The Vivobook 16 is certainly a solid pick for the privacy-conscious

Another feature Asus seems keen to push to the fore – at least judging by the large sticker to the right of the touchpad – is its Antimicrobial Guard Plus, which supposedly protects these frequently-touched surfaces. It’s impossible to test, of course, beyond confirming that I didn’t fall ill during my time with the laptop. But it’s a nice idea, especially if you’ll be sharing your laptop with one or more people in your household.

I found the touchpad to be perfectly functional, with decent sensitivity and a well-sprung physical click. However, its off-centre positioning – a consequence of that number pad, no doubt – proved a little off-putting, and made it a struggle to stretch my right thumb across to left-click. I quickly resorted to double tapping the trackpad instead, which works well as an alternative.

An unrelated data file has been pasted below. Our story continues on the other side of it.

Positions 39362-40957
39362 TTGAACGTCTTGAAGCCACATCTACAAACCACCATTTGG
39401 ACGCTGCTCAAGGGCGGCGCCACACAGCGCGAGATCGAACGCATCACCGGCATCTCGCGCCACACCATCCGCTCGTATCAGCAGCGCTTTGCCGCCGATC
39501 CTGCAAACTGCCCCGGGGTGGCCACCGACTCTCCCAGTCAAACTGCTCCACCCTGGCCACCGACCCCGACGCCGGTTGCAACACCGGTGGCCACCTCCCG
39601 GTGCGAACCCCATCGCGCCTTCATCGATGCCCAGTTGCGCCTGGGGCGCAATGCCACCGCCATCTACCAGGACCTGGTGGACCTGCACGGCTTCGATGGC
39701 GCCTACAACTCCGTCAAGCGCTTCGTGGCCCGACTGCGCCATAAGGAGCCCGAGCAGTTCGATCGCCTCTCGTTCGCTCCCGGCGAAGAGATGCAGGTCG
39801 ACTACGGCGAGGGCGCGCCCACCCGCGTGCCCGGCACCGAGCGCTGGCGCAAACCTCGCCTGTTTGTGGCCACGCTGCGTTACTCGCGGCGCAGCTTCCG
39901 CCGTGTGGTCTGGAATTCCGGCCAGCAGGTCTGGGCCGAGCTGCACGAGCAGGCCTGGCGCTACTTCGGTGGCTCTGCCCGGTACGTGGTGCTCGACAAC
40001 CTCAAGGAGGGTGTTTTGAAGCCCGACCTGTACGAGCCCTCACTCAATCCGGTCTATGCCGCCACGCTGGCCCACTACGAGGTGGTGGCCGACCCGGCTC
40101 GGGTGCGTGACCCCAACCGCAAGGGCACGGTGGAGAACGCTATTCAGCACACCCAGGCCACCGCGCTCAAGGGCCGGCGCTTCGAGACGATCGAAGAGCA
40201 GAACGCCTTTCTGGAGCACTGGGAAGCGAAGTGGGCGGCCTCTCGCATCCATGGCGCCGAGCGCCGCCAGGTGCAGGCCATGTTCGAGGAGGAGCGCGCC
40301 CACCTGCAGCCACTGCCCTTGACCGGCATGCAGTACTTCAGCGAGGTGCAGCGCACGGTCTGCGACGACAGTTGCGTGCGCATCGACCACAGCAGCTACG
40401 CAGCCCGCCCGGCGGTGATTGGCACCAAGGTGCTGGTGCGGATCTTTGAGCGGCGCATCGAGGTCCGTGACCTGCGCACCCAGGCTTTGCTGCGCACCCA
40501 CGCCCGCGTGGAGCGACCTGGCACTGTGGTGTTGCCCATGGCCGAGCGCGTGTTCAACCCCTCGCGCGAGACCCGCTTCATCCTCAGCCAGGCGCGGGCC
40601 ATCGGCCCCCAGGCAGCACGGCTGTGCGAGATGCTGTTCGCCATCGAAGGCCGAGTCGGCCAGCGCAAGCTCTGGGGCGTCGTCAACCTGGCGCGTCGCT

Asus Vivobook 16

Anyron Copeman / Foundry

Notable by its absence is the fingerprint sensor that comes with pricier laptops such as the Vivobook 16X. With that 720p camera not able to supply Windows Hello facial recognition, you’ll have to rely on an old fashioned pin or password for entry, which is a bit of a pain, especially if you’re shelling out for the top model.

Display & audio

  • 16in LCD FHD+ resolution
  • 60Hz refresh rate
  • Adequate stereo speakers

The main thing that can be said for the Vivobook 16’s display is that it’s a nice size. Not only does it measure 16in, but a 16:10 aspect ratio feels particularly spacious when doing anything other than watching videos and playing certain games.

You’re probably not going to want to do an awful lot of either of those things here, though. While other members of the family offer punchy OLED displays, the regular Vivobook 16 has a somewhat drab IPS-level LCD panel. It maxes out at a 60Hz refresh rate, and packs a regular 1920 x 1200 (FHD+) resolution.

Asus Vivobook 16

Anyron Copeman / Foundry

Asus claims a decidedly unspectacular maximum brightness of 300 nits, which I confirmed in recording an average measured luminance of 304 nits. It’s dim enough that you’ll want to avoid outdoors usage altogether, adding to the general sense that this isn’t a particularly portable laptop.